22 May 2017

Stacked-Up Book Thoughts: One Slow Reading Week

2 recommended booksThis past weekend was a good news, bad news kind of affair. The good is that I'm finally finding some sanity with my workload, which meant I was looking forward to a weekend of reading, reading, reading.

The bad is that, well, after months of hard work all the chores, all the errands, and all the yard work were there staring at me in the face. Sigh.

The more good is that the flower beds are weeded, the deck plants are bought and potted, the room A/C units are installed, and I'm all ready for summer. Oh, and I even got a long walk in.

One of my slowest reading weeks ever, but I still think I came out ahead!

What I read last week

The Death of Dulgarth by Michael J. SullivanThe Death of Dulgarth by Michael J. Sullivan (Mascot Books, 2016). Oh the mixed feelings of being caught up in a beloved series. One thing I really liked about this last installment in the second trilogy of the Riyria books, is that it revealed a more emotionally vulnerable side of our main characters, ex-assassin Royce and ex-soldier Hadrian. At the same time, it had the expected good humor, snappy dialogue, fast action, and meddling by the Nyphron Church we fans have come to expect. This book could almost be read as a standalone because it contains a full story line, but it is best enjoyed after you're already familiar with the characters and their universe. The audiobook (Audio Studios; 13 h, 57 min) was brilliantly read by Tim Gerard Reynolds. As I've said many times before, the pairing of Sullivan's writing and Reynolds's performance is a match made in heaven. The audiobook concludes with a preview of The Age of Myth, Sullivan's new series, which takes place centuries before the Riyria books, but in the same world.

Review: Mars: The Pristine Beauty of the Red Planet by Alfred S. McEwen, Candice Hansen-Koharcheck, and Ari EspinozaMars: The Pristine Beauty of the Red Planet by Alfred S. McEwen, Candice Hansen-Koharcheck, and Ari Espinoza (University of Arizona Press, 2017). Attention all space lovers, photography buffs, and art enthusiasts and everyone who's ever looked into the night sky and wondered what it would be like to see another planet up close and through the seasons. In 2005 the HiRISE camera was launched into space aboard a Mars orbiter with the sole purpose of taking high-resolution photographs of the surface of Mars. This recently published oversize book contains hundreds of stunning images of the planet. We can see the expected craters and ridges and valleys, but we also see the movement -- flowing material, avalanches -- texture, colors, and patterns of our nearest neighbor. I can't tell you how beautiful this book is and how inspiring it is. If you are involved in any of the visual arts and crafts (including needlework, quilting, potting, and more), you'll be especially stuck by these images, gathering ideas for new projects. I just can't stop looking through this book, and hope that if we do indeed ever colonize Mars, we will be able to preserve its "pristine beauty."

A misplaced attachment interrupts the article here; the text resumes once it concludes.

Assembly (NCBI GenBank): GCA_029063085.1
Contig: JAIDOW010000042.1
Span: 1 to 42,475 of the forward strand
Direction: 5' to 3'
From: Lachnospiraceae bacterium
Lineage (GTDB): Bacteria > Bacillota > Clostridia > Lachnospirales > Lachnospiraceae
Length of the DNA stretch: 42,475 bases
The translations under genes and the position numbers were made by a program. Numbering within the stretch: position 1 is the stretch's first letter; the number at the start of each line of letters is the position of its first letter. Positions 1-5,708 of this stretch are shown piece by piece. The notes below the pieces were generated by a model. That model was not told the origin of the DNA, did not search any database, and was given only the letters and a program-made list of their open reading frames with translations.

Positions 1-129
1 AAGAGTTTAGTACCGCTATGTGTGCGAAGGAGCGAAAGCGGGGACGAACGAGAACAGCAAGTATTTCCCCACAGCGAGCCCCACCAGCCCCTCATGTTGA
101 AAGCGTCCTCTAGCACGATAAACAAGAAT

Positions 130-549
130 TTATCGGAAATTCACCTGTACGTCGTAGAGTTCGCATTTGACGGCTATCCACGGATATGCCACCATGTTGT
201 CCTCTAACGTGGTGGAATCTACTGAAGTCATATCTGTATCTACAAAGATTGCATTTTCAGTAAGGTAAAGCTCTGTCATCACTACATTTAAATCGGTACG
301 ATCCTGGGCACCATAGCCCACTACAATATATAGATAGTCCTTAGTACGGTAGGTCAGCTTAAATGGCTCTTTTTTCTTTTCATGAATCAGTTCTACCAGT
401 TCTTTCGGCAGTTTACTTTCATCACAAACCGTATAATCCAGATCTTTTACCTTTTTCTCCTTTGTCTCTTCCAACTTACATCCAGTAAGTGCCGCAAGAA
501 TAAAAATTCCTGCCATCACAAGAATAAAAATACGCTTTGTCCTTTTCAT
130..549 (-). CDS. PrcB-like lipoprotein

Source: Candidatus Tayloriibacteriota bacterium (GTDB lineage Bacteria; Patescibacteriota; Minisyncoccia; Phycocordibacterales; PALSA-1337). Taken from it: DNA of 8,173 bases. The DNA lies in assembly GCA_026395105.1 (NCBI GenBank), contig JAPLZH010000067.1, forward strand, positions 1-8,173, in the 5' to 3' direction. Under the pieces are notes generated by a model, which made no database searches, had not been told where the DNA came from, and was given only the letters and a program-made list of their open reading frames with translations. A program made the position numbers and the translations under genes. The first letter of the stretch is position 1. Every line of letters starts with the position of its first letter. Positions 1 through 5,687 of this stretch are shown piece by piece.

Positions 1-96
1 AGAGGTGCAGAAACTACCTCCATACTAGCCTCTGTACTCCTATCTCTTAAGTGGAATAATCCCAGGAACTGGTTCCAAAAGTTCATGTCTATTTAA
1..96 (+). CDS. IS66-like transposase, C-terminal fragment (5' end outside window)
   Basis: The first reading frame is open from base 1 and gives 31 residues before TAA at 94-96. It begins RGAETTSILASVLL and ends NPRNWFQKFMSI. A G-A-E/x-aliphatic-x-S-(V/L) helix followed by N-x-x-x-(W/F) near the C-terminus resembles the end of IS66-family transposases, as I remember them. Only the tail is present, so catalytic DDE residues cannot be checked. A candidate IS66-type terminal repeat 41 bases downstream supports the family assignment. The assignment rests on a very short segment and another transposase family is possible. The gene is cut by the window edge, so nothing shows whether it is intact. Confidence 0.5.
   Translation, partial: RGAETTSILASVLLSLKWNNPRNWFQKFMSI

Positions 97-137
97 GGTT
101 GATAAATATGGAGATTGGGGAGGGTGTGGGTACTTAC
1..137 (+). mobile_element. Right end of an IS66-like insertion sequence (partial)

What's on my reading stack? Here's a photo I shared on Litsy a couple of days ago when I thought I was going to be able to spend two whole uninterrupted days reading. No, I wasn't going to read a gazillion books in 48 hours, but these are some of the books I want to read soon and/or include in one of my upcoming weekly round-ups.

Let's hope we all have a great reading week. I plan to make headway through my stacks. After all, BookExpo is right around the corner, and I'll be distracted excited by everything new and shiny!

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20 May 2017

Weekend Cooking: The Beach House Cookbook by Mary Kay Andrews

Review: The Beach House Cookbook by Mary Kay AndrewsA new Mary Kay Andrews novel is a summer tradition for many readers, who appreciate Andrews's stories with their mix of drama, romance, humor, and sharp dialogue. With her new menu-style cookbook, The Beach House Cookbook, Andrews will find a place in your kitchen all year round.

The recipes in The Beach House Cookbook are inspired by Andrews's lifelong residency in the South and her deep love of ocean-side living. You'll fall in love with Andrews's style: Flea market finds mixed with estate sale antiques, seashells, and easygoing attitude make for enviable gatherings, whether for two or twenty-two.

The Beach House Cookbook contains gorgeous full-color photos of almost every dish plus glimpses of Andrews's beautiful home and family. The red, white, and blue colors and nautical theme are inviting and make you yearn for a beach vacation.

Review: The Beach House Cookbook by Mary Kay AndrewsFortunately, the menus, which span a year of celebrations, will help you bring a little southern sunshine into your kitchen, no matter where you live. The menus include everything from drinks to dessert and promise a stress-free gathering for the cook–host as well as for the guests.